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Venture Innovation

You can make money a lot of ways, but the only way to create wealth is to innovate. There are many ways to protect your intellectual property, but the only way to keep ahead of your competition is to innovate. Most businesses believe that their evolving their products to the next logical step is innovation, and couldn't be more wrong. This blog dispels the mysteries and myths about innovation and explores how to train, apply, and harvest innovation at a world class level.

Monday, October 17, 2005

Here's a funny little story.
A Day in the Life at CaveCo.

Gronk came to the meeting cave and wiped off the cave board as the CaveCo product team filed into the cave and sat on hides. "Gronk," said Kronk, "you ready? Gronk sent me some product ideas he's been working on, and some of them seemed interesting. Go ahead, Gronk."

"Thanks, Kronk. For example, everyone knows not to hit dark rocks together, because if you do, a little bit of fire comes out." He drew a living cave, with a semi-circle of hides and put a flash of red in the middle. "What if we used that on purpose? You could put a fire in the middle of your living cave. If you put a hole in the roof over it, it would warm up the cave and keep the ice out."
"I have a friend who had a company called Fire.com that had a cave fire product," said Kronk. "Someone caught the corner of their mammoth-hide boots in it, and ended up burning up the whole cave. Everyone was too afraid to buy them after that."

"Besides, Gronk," said Bronk, "everyone hates having to go outside in the snow to wait for the smoke to get out. Then by the time you go back in it's getting cold again."

"That's what the hole is for," said Gronk.

"That would just make it cold faster," said Bronk. "Okay, so what are your other ideas?"

"Uh . . . well. You know how hard it is to drag around your stuff on a hide. I thought if you took some sticks, and put them on top of round stones, like this, it might be easier."

"Like the gravel-ease product?" asked Gak.

"No, this isn't a spread of small stones, it's a few really big ones."

"I see what you're getting at, Gronk," said Gak. "and it might work. But that would really eat up our gravel-ease revenue, which is keeping the company alive right now. Gravel-ease is used up quickly and our customers have to come buy more. These big stones would be a one-time sale. And being more expensive, harder to sell too."

"But everyone is competing with gravel-ease because it's so easy to make," said Gronk. "If we did this, we could differentiate ourselves."

"That would be really expensive to research," said Kronk.

And so, a few months later, when the competition released Fire and Wheel, CaveCo was the last to catch on and the first to go under.

All because they didn't understood that, between the inception of an idea and analyzing it to death, should be the critical step of finding value.

Saturday, October 15, 2005

Brute Force

There is an innovation technique you can learn in about thirty seconds that is the method 90% of top innovators use. You don't have to do any magic or get a brain transplant to get the same results that the geniuses do. That's right, you can be a genius in thirty seconds.

Innovation is a search through concept space, with concept space being the set of all concepts that a human mind can conceive of. You're looking through this space for an idea you haven't seen before that has a lot of relevant value. Here's the difference between you and the Einsteins: they keep looking long, long after you gave up.

Joe Thinker might spend a day thinking of five or six ideas for a new product. Joe Einstein spends a few hours a day for a year, coming up with 2000 ideas.

Joe Thinker comes up with two ways to market the product, and documents the best one because he wants to get this done quick. Joe Einstein comes up with 400 ways to do it, and documents the top ten because he wants to blow away the competition.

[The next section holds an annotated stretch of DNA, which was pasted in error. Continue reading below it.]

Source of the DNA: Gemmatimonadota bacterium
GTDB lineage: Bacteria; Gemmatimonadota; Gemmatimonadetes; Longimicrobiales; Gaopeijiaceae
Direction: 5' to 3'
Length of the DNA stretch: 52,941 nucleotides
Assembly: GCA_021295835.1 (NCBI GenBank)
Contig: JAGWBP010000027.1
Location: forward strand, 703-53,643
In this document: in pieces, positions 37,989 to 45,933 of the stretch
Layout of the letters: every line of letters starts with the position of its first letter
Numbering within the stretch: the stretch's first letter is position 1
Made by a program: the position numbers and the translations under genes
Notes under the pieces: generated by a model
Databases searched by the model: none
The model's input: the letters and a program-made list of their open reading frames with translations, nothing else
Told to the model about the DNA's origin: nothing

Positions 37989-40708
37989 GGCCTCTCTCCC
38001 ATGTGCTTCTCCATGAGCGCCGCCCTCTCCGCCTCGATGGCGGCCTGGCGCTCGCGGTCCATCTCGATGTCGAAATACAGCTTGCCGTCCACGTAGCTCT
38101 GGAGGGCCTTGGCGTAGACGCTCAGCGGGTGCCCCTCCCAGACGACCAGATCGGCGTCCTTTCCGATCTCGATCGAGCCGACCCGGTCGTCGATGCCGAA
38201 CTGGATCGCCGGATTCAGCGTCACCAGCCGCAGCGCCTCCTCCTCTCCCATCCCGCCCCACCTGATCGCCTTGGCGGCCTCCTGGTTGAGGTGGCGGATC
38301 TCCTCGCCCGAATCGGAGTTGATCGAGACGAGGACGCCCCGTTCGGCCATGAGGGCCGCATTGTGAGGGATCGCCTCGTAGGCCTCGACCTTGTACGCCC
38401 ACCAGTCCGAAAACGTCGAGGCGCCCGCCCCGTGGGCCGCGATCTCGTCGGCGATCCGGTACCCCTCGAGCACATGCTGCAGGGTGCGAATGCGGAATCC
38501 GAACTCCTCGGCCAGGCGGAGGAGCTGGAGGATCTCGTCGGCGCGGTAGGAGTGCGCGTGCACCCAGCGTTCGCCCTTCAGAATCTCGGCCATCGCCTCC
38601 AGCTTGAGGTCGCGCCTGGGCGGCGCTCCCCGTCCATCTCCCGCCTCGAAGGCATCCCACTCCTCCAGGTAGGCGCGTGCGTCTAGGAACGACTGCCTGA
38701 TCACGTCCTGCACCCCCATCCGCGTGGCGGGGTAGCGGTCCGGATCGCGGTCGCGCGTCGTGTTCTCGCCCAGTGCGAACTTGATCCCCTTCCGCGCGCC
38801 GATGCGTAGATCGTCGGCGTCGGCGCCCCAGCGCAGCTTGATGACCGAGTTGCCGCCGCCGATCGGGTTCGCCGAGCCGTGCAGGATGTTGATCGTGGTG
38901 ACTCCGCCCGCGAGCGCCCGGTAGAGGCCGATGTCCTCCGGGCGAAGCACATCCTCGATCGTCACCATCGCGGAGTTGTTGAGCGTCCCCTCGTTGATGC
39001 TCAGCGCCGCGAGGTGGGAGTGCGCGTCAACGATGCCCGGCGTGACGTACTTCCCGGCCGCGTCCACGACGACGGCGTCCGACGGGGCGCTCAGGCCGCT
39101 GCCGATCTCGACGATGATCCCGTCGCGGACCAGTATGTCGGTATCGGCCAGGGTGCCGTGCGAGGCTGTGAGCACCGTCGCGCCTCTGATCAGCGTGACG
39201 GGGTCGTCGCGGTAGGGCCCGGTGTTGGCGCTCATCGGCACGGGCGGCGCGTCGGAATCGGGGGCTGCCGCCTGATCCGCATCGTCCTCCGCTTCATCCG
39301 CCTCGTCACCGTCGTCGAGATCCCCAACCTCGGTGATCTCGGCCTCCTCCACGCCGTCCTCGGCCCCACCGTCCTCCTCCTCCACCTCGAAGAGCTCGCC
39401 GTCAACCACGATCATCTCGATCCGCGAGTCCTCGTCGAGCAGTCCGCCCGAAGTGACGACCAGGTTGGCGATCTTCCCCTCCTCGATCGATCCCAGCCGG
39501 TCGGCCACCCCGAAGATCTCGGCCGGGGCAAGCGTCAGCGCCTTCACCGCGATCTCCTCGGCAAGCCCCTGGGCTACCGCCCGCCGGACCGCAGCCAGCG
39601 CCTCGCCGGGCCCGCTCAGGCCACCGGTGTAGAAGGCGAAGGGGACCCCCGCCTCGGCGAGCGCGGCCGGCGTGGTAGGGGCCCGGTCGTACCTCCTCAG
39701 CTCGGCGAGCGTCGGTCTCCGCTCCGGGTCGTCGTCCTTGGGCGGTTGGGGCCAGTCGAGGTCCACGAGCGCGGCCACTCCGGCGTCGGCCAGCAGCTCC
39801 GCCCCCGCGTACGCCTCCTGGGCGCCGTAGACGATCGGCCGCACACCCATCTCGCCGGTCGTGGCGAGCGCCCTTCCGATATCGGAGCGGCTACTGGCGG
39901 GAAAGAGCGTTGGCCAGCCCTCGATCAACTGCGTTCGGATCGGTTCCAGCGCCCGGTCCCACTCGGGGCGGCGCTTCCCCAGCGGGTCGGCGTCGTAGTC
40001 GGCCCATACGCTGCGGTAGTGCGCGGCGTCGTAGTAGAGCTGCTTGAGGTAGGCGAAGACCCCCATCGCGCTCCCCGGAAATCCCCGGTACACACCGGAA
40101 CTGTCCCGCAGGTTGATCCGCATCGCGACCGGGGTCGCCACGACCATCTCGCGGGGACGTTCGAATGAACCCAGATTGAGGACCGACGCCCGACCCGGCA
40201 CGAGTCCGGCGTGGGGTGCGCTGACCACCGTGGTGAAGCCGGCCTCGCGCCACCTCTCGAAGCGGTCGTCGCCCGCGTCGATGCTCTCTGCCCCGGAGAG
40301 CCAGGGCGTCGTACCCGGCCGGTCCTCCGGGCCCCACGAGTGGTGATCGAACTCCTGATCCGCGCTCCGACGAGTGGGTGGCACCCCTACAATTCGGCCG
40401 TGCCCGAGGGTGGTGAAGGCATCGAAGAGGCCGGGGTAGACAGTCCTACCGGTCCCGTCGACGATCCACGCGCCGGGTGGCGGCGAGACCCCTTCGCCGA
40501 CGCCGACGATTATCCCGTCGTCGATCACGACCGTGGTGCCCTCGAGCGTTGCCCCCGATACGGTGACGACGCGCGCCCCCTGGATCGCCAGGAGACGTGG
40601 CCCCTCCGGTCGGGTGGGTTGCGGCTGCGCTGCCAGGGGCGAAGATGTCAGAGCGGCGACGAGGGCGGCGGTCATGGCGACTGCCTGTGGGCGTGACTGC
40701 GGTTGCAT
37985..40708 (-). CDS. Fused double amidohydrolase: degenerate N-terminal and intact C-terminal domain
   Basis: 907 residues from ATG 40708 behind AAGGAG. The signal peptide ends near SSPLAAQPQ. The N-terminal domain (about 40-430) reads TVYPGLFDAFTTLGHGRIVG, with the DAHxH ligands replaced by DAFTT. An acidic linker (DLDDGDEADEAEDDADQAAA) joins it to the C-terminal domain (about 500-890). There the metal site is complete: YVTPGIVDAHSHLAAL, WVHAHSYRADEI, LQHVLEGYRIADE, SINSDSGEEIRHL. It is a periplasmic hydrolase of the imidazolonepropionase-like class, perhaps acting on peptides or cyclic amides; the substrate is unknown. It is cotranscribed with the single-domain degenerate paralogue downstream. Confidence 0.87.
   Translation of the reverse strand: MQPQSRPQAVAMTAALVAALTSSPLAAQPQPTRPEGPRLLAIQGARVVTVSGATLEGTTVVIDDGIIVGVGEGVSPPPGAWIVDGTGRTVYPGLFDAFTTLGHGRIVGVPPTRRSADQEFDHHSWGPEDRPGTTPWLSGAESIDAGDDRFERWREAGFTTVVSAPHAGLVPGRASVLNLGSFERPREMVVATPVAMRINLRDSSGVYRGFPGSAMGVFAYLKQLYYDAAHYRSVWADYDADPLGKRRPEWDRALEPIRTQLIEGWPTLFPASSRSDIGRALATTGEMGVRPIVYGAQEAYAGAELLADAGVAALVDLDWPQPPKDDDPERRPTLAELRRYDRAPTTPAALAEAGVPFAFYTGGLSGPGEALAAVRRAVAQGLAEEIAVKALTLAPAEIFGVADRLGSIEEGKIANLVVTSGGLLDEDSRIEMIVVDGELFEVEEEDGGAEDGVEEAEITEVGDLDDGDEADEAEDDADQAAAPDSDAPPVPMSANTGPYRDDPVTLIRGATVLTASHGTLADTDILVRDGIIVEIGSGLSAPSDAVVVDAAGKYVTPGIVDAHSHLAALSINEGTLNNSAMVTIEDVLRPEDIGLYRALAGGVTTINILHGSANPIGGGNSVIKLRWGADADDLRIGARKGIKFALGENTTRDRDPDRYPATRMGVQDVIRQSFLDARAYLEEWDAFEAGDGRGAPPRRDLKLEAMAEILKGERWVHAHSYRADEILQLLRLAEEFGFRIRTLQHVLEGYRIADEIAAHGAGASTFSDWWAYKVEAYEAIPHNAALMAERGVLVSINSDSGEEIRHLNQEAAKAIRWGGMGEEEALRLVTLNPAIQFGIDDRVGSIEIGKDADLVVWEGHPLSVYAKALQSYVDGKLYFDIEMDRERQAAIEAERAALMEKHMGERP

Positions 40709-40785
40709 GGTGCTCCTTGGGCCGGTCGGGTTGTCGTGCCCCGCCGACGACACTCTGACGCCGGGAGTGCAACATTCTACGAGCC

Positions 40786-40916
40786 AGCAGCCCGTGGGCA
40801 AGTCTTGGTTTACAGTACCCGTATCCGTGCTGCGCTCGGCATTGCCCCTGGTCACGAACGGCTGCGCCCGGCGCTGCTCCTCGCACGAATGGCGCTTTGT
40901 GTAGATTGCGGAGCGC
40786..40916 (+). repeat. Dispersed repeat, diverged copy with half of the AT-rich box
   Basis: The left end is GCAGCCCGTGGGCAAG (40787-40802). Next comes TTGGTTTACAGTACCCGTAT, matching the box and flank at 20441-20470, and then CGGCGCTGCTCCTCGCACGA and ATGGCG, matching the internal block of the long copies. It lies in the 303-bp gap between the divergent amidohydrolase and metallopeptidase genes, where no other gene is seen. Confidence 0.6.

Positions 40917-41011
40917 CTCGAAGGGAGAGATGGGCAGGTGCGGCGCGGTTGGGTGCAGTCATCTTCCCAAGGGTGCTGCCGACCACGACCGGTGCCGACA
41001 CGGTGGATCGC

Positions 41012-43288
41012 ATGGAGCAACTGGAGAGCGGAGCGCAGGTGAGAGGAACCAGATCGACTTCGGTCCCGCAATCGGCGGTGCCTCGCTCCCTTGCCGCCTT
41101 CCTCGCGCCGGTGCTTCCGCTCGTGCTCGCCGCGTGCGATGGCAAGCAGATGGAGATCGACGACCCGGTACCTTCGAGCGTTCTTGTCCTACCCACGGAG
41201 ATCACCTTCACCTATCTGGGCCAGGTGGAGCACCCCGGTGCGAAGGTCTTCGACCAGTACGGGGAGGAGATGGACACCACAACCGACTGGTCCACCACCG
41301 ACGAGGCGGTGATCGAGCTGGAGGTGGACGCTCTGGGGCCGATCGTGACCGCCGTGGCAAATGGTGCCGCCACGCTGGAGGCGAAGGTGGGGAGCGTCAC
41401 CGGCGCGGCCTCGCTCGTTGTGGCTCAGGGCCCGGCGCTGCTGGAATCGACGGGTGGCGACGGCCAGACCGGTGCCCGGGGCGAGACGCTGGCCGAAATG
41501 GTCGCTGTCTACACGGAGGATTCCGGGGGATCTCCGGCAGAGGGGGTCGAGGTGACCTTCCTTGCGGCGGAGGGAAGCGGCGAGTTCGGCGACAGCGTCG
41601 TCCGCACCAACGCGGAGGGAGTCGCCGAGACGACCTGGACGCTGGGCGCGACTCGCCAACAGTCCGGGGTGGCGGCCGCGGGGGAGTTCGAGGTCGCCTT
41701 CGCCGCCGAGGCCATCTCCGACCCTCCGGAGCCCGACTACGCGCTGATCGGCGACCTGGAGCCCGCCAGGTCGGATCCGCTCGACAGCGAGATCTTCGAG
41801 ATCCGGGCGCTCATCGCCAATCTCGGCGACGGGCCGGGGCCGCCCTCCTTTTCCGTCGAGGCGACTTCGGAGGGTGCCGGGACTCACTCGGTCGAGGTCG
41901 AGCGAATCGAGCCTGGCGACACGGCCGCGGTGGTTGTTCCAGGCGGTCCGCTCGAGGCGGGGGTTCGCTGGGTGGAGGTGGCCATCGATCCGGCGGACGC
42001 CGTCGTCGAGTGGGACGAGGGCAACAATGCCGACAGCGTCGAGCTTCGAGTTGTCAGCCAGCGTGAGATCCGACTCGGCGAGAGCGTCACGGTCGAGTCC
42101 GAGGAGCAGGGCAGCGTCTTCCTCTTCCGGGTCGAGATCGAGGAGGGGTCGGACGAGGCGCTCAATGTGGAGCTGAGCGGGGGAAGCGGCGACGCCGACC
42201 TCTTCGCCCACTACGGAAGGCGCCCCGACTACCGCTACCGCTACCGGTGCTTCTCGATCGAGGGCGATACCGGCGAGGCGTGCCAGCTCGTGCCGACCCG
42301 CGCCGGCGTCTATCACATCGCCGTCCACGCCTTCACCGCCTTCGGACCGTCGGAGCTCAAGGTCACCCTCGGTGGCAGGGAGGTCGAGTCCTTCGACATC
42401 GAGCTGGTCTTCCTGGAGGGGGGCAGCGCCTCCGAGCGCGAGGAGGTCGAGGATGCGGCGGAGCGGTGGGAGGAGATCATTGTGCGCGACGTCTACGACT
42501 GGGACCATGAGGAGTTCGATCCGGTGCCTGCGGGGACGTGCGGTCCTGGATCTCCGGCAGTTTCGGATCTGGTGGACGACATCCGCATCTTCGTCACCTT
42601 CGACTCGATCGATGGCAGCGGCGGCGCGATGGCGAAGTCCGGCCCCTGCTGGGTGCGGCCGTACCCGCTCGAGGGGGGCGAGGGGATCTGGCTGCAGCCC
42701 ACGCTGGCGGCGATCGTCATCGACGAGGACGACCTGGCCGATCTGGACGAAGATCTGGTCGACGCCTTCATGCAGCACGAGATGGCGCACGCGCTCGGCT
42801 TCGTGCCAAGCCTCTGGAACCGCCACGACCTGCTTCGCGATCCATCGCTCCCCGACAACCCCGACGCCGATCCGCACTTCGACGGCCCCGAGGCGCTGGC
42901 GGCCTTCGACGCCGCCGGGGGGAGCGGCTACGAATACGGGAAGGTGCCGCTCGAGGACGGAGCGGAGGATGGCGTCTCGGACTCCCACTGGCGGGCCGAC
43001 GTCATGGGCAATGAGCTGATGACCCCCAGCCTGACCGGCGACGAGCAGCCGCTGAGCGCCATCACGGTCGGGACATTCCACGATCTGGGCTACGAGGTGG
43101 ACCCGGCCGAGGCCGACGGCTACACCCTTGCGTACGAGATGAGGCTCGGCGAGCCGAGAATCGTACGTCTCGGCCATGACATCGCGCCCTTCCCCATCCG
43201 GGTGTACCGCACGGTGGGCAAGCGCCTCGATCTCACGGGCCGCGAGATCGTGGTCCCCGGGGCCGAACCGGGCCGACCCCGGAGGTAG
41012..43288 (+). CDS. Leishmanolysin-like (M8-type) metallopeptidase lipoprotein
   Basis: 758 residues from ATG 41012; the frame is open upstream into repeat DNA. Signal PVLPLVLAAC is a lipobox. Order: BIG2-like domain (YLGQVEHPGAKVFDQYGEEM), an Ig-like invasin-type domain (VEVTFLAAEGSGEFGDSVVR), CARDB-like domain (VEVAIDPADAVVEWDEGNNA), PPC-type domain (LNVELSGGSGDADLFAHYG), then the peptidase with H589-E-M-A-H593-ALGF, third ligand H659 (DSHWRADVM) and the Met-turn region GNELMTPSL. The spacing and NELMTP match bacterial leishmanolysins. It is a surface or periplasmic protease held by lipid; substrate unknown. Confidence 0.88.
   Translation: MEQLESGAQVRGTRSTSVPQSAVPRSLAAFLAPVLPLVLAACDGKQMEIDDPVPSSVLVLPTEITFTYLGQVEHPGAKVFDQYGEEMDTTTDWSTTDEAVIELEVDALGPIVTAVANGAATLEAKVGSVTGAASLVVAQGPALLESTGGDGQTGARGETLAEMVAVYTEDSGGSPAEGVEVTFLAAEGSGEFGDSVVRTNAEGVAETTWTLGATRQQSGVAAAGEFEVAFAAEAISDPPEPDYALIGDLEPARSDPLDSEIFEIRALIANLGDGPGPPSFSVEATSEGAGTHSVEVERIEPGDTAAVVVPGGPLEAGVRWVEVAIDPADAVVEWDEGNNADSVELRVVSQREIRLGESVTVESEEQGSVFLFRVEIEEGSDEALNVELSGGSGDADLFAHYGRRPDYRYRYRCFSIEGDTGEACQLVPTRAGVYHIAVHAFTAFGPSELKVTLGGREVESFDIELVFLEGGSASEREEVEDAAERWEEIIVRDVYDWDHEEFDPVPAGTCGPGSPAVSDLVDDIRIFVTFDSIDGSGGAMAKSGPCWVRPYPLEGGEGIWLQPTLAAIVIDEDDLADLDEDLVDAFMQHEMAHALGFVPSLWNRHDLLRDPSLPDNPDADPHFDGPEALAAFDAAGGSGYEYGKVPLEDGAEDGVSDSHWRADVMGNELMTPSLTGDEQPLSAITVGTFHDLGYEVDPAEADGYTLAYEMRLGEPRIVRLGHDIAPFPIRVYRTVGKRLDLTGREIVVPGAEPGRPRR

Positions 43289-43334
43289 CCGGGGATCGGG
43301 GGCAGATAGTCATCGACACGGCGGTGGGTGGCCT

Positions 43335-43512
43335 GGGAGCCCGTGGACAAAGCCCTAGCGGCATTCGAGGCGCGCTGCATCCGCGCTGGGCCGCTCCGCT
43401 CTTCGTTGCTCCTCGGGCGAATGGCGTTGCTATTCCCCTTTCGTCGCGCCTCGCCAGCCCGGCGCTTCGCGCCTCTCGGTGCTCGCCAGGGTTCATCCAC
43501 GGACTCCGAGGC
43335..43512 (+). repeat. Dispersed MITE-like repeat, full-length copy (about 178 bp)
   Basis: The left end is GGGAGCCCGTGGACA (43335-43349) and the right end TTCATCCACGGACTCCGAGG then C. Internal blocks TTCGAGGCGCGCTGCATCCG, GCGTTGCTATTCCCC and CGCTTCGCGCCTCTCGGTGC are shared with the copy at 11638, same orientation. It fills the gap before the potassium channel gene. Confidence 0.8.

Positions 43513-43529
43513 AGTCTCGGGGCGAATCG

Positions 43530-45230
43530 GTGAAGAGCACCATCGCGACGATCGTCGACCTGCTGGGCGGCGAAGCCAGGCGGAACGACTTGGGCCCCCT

Joe Thinker thinks up a new business process that improves on the old one. Joe Einstein thinks of 900 new business processes, most from scratch.

Here's the challenge to you: spend ten, no 100 times more time thinking, searching concept space for new ideas than you usually do. Never let a list of ideas have fewer than 200 items. Feel free to change your name to Einstein at any point.

Thursday, October 13, 2005

Innovation is Blasphemy to Cognition.

You heard me. Innovation works in the reverse to the way your mind naturally processes information. The mind is a self-organizing system, with each experience making a lasting impresson on how you will think in the future.

Think of a giant hill of clay with rain pounding it day to day. Each time it rains, the water cuts rivulets as it flows down the clay. The next time it rains, it will follow the same path. Eventually you have a gorge, or a canyon. Innovation is like trying to make water run up the canyon walls. Look at this:

The rain
in Spain stays
mainly on the
the plain.

Many folks will totally miss the second "the" in this sentence. Even at the perceptual level, you see what you expect to see. It's even harder at more abstract levels to think differently!

Am I trying to discourage you? No, try to see this a different way. Innovation is more of a unique competitive advantage than is obvious. It is really hard to do, and therefore most companies won't invest in it. Forget about you for a second. Your competitors' brains are hard-wired against innovation. Isn't that wonderful?

P.S. You're thinking about yourself again, right? What about how your brain is hard-wired? Don't worry about it, I know some short cuts, just keep reading the blog.

Wednesday, October 12, 2005

Innovation Myths

  1. It's a gift, one that can't be learned. Oh, yes, the idea fairy must visit you as a baby or you can't innovate. Bull. Yes, I know that your brain-storming sessions tended to visit old ideas. I know that you finally realized that the ideas you thought were so cool were actually invented by some jerk in Greece 3000 years ago. Get off your cynical ass and get to work. Just learning to cook or juggle or play the piano like a world-class player would take years, even decades. Learning to innovate at a world-class level may take a bit of time and energy. Invest in the skill and it will repay you many times over.